Two bodega staff precede us, drawing Sherry from the pre-appointed casks and handing the venencia to Antonio. We taste, first of all hesitantly, then, as we grow accustomed to each other's rhythm, we pick up the pace. For Una Palma, we look for the freshest, most elegant finos, for Dos Palmas, those with a touch more concentration and nuttiness. By the time we get to the Tres Palmas, Antonio says we're looking for the subtle effects of the oak that bring buttery notes and weight. It's fun and I want to linger, but after 60 samples from barrel, we've whittled it down to 30, 10 for the first three Palmas. With only six barrels in the Museo Solera, samples for the Cuatro Palmas will be tasted in the tasting room.

Here we try firstly the 10 samples for Una with the aim of picking our favorite four. We agree on two, differ on two. I cede to Antonio. For Dos Palmas we're looking for the pastry notes of the flor and agree on the four best. Then we come to Tres. Eliminating any wines that lack elegance, we agree on those with undertones of walnut and good concentration of flavor and character.

Finally to the six barrels of Cuatro, all effectively bronze-hued amontillados. We choose the most nutty, complex and intensely concentrated. At 3pm, job done, we repair to Arturo's for some of that divinely fresh baby sole and snapper I'd seen in the fish market earlier.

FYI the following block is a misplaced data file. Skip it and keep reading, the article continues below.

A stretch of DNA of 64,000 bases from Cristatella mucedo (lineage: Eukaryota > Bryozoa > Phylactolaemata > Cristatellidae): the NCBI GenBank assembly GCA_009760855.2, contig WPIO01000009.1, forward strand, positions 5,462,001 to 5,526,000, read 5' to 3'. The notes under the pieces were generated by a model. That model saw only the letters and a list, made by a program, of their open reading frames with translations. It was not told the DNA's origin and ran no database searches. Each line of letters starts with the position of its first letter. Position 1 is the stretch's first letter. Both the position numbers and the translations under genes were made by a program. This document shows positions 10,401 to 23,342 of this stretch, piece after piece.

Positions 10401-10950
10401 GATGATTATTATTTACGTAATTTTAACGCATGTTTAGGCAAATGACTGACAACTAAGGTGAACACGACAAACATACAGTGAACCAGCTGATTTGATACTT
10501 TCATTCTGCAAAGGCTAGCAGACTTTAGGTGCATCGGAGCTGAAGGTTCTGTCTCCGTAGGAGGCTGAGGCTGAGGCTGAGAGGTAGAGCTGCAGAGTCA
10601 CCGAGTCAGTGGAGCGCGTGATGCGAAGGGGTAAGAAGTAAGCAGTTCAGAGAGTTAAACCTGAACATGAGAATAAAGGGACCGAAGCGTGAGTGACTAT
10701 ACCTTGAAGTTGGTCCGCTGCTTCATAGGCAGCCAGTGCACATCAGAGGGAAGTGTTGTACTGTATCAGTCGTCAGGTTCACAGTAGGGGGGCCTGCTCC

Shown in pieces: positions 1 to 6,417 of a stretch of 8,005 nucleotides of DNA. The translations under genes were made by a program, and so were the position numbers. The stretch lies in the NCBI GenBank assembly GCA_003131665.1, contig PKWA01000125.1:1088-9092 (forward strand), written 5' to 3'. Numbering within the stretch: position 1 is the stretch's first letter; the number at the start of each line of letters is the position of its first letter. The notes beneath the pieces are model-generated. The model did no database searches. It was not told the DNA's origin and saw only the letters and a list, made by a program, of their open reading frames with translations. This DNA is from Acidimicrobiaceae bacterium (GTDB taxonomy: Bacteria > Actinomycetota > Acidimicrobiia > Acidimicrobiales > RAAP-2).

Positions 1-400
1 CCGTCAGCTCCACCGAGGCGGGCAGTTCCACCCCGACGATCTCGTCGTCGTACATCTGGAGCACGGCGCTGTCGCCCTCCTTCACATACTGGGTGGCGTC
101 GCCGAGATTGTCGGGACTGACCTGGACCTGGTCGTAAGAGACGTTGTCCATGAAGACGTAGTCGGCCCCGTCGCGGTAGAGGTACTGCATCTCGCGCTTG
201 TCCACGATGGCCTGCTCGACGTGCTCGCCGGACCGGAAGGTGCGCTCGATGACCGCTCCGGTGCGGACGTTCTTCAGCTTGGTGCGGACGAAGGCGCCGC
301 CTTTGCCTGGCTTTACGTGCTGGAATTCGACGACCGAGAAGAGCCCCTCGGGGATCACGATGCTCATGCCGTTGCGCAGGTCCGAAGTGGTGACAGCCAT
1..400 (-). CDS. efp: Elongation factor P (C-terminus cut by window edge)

By the evening, Maurizio González-Gordon, head of the company, has returned from Madrid and he's eager to try the new blends. We discuss the problems of the long-term decline of the Sherry industry and he tells us how González Byass is keen to be in the forefront of the revival. His company had already launched a successful en rama, or raw, unfiltered Sherry to coincide with the family company's 175th anniversary. In line with the tapas bar revolution and the growing vogue for interesting new styles of dry Sherry, the Palmas range of individually selected Sherries is part of his attempt to remind consumers that Sherry is not just a standardized product.

"Palmas is as far as you can get from unfortunate bland associations of Sherry," says Maurizio. "It's a discovery for consumers and every year there are new people coming into Sherry who don't think of it as an old-fashioned drink for vicars and maiden aunts. Fino is made to be drunk with food and new consumers are enjoying the fun of trying it with different types of food."